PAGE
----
Mity with each other, and an easy prey to those other nations who
surrounded them. Would the king have the courage boldly to seize the
hydra-headed menace and choke the life out of it, or would he resort to
a policy of temporising and concession? Everybody present awaited the
king's action in breathless suspense, while some were already grimly
counting the number of spears upon which they might reckon to back them.
But the anxious broodings of the assemblage were suddenly broken in upon
by the voice of the king, who, lifting his head, cried in a loud voice:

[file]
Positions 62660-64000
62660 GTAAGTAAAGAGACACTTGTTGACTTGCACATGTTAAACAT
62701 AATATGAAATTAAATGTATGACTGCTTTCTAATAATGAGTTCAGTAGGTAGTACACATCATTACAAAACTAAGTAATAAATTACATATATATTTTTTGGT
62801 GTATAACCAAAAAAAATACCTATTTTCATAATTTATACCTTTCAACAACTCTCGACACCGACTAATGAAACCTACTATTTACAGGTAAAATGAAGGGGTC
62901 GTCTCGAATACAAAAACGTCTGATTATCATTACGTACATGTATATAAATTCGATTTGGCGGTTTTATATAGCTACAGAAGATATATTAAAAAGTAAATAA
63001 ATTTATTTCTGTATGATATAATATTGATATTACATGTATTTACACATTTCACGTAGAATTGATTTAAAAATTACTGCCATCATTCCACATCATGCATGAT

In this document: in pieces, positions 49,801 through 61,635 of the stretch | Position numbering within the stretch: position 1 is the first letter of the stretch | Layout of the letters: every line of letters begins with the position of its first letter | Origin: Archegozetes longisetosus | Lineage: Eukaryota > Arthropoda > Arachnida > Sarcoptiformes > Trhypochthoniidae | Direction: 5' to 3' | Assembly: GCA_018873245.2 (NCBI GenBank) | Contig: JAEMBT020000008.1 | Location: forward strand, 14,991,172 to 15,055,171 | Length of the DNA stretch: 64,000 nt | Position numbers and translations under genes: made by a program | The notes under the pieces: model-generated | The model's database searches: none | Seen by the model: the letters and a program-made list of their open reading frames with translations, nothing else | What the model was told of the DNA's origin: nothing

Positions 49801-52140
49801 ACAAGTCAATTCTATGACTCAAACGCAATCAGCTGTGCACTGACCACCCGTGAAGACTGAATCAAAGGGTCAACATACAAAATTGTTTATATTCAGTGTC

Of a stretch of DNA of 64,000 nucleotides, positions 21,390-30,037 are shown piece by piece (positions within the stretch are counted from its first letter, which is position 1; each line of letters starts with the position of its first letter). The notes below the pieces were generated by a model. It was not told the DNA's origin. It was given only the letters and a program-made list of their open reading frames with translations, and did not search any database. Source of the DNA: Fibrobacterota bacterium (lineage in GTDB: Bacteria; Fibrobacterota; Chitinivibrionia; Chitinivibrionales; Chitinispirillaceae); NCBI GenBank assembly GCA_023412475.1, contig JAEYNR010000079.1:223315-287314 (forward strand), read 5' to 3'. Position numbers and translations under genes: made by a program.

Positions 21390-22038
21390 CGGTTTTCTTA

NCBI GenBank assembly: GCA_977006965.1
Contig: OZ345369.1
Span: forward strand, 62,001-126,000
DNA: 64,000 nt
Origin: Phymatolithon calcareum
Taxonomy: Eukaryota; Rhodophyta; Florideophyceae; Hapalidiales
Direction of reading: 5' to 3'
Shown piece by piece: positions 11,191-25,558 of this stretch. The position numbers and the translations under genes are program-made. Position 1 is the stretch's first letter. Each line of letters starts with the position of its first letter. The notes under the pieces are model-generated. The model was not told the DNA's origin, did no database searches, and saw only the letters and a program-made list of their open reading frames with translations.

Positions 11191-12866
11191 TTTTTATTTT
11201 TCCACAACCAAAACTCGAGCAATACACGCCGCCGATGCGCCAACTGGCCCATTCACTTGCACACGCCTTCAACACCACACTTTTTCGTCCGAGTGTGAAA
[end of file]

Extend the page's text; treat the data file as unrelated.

"Ingona, trusted friend and counsellor of the king, induna of the
Makolosi regiment, the very flower and backbone of my army, you have
heard the tale told by Sekosini. Say now, is that tale false, or is it
true?" Ingona, a war-scarred veteran of perhaps fifty years of age,
tall, straight as a spear shaft, and of commanding presence, rose to his
feet and answered in a clear, deep voice: "It is true, O Mighty One!
true in every detail." "It is true," repeated the king, in a to